After the Civil War, members of Congress took small steps towards enfranchising Black men. They began by eliminating racial qualifications for voting in places where the federal government had direct control over elections, such as Washington, D.C. and federal territories. National leaders’ efforts to establish Black male suffrage nationwide took a dramatic leap forward in 1867. Fresh from victories in a midterm election, Republicans in Congress overrode President Johnson’s veto to pass a series of Reconstruction Acts. The first act, approved in March 1867, required former Confederate states to form new governments that enfranchised all "male citizens...twenty-one years old and upward, of whatever race, color, or previous condition" before they could be readmitted to the Union.
Under these new laws (and with the backing of the U.S. military) Black men in most of the former slaveholding states could vote and run for office. Tens of thousands did. Their votes at the state level created the nation’s first biracial state governments. They also laid the foundation for the first Black representatives in Congress.
Ironically, in 1868, the main political hurdle that Black male suffrage faced was winning approval in the North and West—regions of the United States that had remained loyal to the Union cause during the Civil War. In states that had fought for the Union during the Civil War, legislators could not use the Reconstruction Acts to directly intervene in elections and shape qualifications for voting. At the same time, state-level referendums that would have extended suffrage to Black men in the North and West stalled and failed in the mid-1860s. In election after election, Northern and Western voters made it clear that, while they would support enfranchising Black men in the South, they had little interest in adding them to the electorate in their home states.
The unresolved debate over Black male suffrage shaped the presidential election of 1868. Fearful that Northern voters would reject their party’s approach to Reconstruction, the Republican Party nominated a candidate with guaranteed broad appeal throughout the North and West: Ulysses S. Grant. After much debate, the Democratic Party chose Horatio Seymour, then governor of New York, as their candidate.
The Democratic Party’s platform openly criticized how the Reconstruction acts had stripped former Confederate states of their right to regulate voting at the state level, free of federal oversight. This was a thinly veiled attack on Black male suffrage. The party’s candidate for vice president, Francis Preston Blair Jr., made the attack explicit in his acceptance letter, which was read at that year’s convention. Blair condemned Republican leaders for substituting "as electors in place of men of our race. . .a host of ignorant negroes who are supported in idleness with the public money."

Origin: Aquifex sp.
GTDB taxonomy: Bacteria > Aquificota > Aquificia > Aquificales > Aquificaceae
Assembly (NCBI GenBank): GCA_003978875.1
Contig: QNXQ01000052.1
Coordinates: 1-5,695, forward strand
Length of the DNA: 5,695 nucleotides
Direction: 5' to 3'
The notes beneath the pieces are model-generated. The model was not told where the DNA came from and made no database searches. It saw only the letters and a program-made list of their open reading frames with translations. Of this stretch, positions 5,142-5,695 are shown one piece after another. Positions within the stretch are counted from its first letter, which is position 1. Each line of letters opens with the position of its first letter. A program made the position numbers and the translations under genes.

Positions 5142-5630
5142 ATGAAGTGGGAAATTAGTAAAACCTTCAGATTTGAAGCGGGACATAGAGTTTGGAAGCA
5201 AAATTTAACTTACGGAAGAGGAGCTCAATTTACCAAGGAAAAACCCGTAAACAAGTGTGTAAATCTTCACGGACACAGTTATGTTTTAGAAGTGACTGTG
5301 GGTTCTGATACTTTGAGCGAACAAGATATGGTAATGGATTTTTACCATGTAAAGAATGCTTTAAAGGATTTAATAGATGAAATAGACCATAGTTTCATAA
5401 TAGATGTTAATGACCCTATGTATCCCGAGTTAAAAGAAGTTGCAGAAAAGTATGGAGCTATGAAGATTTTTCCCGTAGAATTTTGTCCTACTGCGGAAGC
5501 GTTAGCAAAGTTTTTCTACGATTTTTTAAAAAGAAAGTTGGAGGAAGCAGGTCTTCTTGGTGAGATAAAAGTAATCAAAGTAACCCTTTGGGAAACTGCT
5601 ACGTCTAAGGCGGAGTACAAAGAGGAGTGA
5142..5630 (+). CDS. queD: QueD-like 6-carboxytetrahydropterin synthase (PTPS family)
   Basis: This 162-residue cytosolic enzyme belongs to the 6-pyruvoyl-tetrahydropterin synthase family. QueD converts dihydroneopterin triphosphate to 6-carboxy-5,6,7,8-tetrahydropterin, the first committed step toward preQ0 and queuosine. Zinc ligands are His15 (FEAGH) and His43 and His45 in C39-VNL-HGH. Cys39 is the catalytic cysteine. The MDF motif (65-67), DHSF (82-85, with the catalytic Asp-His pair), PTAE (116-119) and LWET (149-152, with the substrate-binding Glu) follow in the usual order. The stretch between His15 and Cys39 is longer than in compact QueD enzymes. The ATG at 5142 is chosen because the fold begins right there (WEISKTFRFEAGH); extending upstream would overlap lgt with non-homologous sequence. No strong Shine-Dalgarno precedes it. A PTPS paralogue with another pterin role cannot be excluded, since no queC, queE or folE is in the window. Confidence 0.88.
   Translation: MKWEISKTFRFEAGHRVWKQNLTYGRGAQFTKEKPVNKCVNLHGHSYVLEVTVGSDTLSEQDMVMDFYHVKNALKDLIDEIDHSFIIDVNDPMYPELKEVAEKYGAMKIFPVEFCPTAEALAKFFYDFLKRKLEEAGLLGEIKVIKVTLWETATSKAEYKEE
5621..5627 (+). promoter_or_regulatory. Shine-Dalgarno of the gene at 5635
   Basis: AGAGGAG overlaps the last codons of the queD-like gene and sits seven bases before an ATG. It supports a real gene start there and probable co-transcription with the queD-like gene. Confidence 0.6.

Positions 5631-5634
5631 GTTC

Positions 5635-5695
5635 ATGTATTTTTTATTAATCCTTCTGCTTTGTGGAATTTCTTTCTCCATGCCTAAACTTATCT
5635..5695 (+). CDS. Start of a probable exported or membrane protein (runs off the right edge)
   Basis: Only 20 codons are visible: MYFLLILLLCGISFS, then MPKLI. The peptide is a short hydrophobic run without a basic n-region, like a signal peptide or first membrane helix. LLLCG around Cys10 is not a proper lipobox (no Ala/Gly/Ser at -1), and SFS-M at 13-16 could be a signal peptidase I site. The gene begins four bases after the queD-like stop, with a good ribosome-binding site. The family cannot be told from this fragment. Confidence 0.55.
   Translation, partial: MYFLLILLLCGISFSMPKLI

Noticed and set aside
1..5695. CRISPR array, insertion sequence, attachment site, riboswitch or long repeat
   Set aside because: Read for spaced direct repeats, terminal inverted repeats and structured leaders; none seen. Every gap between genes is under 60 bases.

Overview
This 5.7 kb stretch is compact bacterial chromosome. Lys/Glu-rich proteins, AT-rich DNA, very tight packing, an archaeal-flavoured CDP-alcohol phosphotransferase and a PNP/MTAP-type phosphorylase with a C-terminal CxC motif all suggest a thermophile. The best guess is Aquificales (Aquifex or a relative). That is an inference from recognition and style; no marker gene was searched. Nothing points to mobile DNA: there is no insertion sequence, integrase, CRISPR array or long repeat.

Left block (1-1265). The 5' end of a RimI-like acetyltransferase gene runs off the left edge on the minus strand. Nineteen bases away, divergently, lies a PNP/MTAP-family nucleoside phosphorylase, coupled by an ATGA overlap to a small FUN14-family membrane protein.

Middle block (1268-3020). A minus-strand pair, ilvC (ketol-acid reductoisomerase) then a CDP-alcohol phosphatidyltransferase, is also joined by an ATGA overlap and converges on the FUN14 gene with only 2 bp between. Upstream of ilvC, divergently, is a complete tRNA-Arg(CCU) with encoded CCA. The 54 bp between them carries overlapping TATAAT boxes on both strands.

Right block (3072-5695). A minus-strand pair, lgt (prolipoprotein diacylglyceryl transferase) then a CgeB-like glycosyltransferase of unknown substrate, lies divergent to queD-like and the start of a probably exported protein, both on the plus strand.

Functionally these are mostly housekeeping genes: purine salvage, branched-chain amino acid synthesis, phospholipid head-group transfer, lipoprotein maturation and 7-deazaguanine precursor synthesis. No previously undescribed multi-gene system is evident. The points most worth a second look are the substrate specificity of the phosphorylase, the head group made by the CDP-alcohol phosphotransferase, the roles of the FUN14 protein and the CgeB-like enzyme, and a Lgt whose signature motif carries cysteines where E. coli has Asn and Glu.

Although the Republican Party platform continued to support extending the right to vote to all Southern men, irrespective of race, it fell far short of calling for Black male suffrage nationwide. Rather than risk alienating white voters in the North and West, the party pledged to leave states that had remained loyal to the Union the authority to regulate voting rights, even if that meant those states continued to deprive Black men of the vote.
Ulysses S. Grant’s narrow victory in 1868 encouraged members of the Republican Party to reconsider their position. On one hand, many contemporaries believed that the party’s support for Black men’s voting rights—tepid though it was—had cost it votes. At the same time, Republican leaders were cheered to see that newly-enfranchised Black men throughout the South had come out to support Grant’s election. Enfranchising Black men nationwide would, they hoped, secure their party’s political future.
Other elected officials who supported Black male suffrage for less politically motivated reasons were cheered by the moderate victories the cause had secured in 1868, as voters in states like Iowa and Minnesota had voted in favor of laws that allowed Black men to vote. Though conflicting, these various signals were enough to convince a majority of Republicans in Congress that their party should act quickly to enfranchise Black men nationwide before the political winds shifted against them.
Therefore, at the start of Congress's session in late 1868, Republican members of Congress were primed to support an amendment to the Constitution that would nationalize Black male suffrage. Instead of whether a Fifteenth Amendment should be created, the question became: what should it say?